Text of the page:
Eight months into President Vladimir Putin's second term, momentum for economic reform in Russia has all but halted as vested Kremlin interests fight for control of the nation's resources and purse strings, economists and analysts say.Read the entire story here.
"What's happening in Russia at the moment is an asset grab across the board," said UBS Brunswick economist Al Breach...
The reform of state-controlled Gazprom, now "dead in the water" according to the World Bank, as well as steps to rein in monopolies, are key to Russia's long-delayed entry to the World Trade Organisation...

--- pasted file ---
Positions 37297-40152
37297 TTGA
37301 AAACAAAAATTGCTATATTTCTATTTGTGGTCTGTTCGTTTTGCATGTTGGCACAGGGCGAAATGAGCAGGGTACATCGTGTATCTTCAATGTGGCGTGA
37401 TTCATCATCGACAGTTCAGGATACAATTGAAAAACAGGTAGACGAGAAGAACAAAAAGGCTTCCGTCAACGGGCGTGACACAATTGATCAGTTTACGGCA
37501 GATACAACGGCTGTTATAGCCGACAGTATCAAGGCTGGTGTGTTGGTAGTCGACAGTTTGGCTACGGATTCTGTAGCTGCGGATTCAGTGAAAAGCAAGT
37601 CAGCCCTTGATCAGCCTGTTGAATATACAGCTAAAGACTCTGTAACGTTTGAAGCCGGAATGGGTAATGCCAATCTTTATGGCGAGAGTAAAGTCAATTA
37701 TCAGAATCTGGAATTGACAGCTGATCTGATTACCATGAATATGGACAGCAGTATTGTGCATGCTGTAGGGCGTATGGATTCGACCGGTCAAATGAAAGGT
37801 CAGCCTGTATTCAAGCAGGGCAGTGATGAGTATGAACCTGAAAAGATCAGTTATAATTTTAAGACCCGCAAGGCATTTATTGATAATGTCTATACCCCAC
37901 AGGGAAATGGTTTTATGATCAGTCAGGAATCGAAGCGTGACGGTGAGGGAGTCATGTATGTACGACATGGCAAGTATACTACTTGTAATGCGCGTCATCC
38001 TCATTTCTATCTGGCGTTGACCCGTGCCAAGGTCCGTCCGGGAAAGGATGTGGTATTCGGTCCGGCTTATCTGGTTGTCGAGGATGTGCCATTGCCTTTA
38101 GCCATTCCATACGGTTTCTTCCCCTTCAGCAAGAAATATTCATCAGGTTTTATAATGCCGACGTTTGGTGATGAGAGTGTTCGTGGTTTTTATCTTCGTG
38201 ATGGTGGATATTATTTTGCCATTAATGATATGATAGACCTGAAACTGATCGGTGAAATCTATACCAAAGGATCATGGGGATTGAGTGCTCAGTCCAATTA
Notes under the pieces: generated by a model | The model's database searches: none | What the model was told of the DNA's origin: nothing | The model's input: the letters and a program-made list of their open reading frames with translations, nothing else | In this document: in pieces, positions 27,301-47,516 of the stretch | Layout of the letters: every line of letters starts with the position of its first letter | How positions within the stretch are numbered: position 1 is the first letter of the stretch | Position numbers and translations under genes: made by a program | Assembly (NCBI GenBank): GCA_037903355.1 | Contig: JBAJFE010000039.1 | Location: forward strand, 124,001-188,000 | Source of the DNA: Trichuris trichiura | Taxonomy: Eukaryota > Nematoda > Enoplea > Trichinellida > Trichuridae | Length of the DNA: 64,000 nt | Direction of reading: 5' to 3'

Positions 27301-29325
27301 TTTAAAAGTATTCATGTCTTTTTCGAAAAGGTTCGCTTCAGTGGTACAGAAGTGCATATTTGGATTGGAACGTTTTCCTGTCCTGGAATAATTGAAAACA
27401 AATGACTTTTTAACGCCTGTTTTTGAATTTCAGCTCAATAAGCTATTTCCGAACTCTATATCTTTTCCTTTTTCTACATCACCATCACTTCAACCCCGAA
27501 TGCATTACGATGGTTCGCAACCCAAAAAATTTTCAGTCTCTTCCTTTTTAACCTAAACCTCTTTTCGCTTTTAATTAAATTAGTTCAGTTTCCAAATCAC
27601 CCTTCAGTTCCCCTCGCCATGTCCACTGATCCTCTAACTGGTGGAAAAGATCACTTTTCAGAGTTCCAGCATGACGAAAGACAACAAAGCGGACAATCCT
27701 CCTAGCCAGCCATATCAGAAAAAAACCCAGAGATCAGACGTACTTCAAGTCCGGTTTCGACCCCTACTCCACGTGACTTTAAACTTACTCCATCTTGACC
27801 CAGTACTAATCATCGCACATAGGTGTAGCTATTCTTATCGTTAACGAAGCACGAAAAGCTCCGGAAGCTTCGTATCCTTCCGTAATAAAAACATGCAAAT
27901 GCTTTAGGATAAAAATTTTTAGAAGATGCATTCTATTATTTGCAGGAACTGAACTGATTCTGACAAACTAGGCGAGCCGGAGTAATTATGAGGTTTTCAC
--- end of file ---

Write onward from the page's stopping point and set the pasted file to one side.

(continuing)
"These guys ... don't believe in a free market. They don't believe in liberties..."
Alfa Bank analyst Chris Weafer said part of the government's strategy for growth is to take a chunk of available cash flows from the natural resource industries.
He said this would eventually hurt Russia's economic boom, which has seen annual growth rates in excess of eight per cent in the early months of 2004.
"Why bother with privatisation when the state can enjoy the benefits of ownership... We were all being naive, expecting reforms," Weafer said. "Now there is an air of Politburo to the place."
Or, if you are in a hurry, you can just read my thirty-word version of the Yukos saga: Yukos Oil was Russia's top blue-chip company. Then its CEO became known as a possible political rival to Putin. So Putin used the power of the state to crush it.